Did you know the history of Biryani?

Biryani is an evergreen classic that actually needs no introduction but have you ever wondered how this exotic dish came into the Asian land and created its storm of deliciousness that no matter where we are, we always crave for that sumptuous plate of authentic Biryani.

Though it may appear to be a dish indigenous to India, in reality the dish came from quite far away. Biryani is derived from the Persian word ‘Birian’, which means ‘fried before cooking’ and Birinj, the Persian word for rice. While there are many more theories that say how biryani made its way to India, however it’s generally accepted that it originated in West Asia. Another interesting story traces the origin of this historical dish to Mumtaz Mahal (1593-1631), Shah Jahan’s queen who inspired the construction of Taj Mahal. As per the theories, once she visited army barracks and found the army personnel under-nourished. She asked the chef to prepare a special dish which provided well-distributed protein, and thus the biryani was created.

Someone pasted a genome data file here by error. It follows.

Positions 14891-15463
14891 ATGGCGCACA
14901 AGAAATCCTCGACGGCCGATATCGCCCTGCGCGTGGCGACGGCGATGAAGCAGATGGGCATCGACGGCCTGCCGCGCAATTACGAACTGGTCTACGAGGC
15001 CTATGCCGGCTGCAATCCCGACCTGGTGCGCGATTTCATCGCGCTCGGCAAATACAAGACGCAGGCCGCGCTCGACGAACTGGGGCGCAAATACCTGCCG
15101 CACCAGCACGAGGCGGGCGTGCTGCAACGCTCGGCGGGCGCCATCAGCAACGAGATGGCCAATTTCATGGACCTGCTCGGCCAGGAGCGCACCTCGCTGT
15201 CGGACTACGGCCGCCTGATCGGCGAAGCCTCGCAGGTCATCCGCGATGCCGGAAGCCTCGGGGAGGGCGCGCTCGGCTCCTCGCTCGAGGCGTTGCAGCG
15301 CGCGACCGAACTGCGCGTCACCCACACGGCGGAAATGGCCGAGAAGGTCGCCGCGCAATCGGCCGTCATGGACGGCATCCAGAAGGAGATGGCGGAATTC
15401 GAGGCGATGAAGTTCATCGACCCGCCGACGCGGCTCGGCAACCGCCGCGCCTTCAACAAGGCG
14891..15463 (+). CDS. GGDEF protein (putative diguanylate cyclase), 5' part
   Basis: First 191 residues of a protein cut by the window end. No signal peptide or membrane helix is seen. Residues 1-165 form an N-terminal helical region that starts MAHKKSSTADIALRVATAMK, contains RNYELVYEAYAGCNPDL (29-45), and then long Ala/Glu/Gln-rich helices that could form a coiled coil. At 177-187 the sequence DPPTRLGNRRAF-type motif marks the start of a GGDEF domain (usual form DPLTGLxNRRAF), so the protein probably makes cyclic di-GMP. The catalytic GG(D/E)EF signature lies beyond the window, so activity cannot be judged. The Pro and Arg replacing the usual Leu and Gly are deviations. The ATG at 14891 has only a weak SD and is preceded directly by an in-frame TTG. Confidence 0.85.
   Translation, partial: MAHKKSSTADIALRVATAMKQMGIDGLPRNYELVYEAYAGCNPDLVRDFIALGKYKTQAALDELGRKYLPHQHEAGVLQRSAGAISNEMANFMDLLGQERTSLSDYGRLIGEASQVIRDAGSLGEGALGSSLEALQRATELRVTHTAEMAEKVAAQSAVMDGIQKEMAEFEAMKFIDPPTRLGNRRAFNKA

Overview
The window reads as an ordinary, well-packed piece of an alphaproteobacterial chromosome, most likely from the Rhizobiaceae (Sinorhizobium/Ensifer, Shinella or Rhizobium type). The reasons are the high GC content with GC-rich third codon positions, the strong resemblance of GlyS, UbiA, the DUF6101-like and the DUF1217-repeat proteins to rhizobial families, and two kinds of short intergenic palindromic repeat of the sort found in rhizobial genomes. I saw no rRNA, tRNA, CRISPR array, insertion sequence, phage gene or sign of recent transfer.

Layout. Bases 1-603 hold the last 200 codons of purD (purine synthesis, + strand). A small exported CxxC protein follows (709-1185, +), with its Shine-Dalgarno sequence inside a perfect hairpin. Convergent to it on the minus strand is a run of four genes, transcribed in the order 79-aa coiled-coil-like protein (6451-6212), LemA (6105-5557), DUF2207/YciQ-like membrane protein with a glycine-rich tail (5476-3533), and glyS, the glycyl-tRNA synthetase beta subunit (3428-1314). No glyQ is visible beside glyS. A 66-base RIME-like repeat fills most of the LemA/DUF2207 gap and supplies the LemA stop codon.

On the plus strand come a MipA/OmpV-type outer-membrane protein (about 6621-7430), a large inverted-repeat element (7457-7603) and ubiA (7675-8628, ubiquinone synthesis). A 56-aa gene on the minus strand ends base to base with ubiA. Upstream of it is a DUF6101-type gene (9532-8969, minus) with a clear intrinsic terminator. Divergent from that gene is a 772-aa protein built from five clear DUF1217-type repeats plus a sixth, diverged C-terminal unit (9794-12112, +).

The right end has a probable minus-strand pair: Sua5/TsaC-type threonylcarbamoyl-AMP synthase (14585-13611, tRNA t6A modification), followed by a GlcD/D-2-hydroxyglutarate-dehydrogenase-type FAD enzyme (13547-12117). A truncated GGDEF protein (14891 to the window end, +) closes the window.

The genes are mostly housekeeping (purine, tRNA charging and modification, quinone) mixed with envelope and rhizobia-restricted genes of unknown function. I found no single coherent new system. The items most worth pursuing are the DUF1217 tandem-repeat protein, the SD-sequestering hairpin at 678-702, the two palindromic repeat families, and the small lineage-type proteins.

The famous traveler and historian Al-Biruni has precise descriptions of meals at the courts of Sultans who ruled parts of India prior to the Mughals. These also contain mentions of rice dishes similar to the Mughal biryani. However, there is no doubt that Islamic Persians inspired and popularized the dish.

Not only this, there’s also the story which says that when the British deposed Nawab Wajid Ali Shah to Kolkata (formerly Calcutta), the Calcutta biryani was formed. Nizams governing small territories in Northern India encouraged regional variants like the Hyderabadi biryani. It’s said that Biryani recipes of the Mughals can still be found in places where their empire had a foothold.

Once a dish for royalty, today the biryani reflects local sensibilities and traditions and is a popular meal even in Nepal. However, that authentic taste is missing in most of the Biryani houses.

Haadi Biryani has determined to provide you with that flavors of royal Mughlai from their chefs and cooks directly brought from Hyderabad and other regions.


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  2. What a nice article. It keeps me reading more and more!

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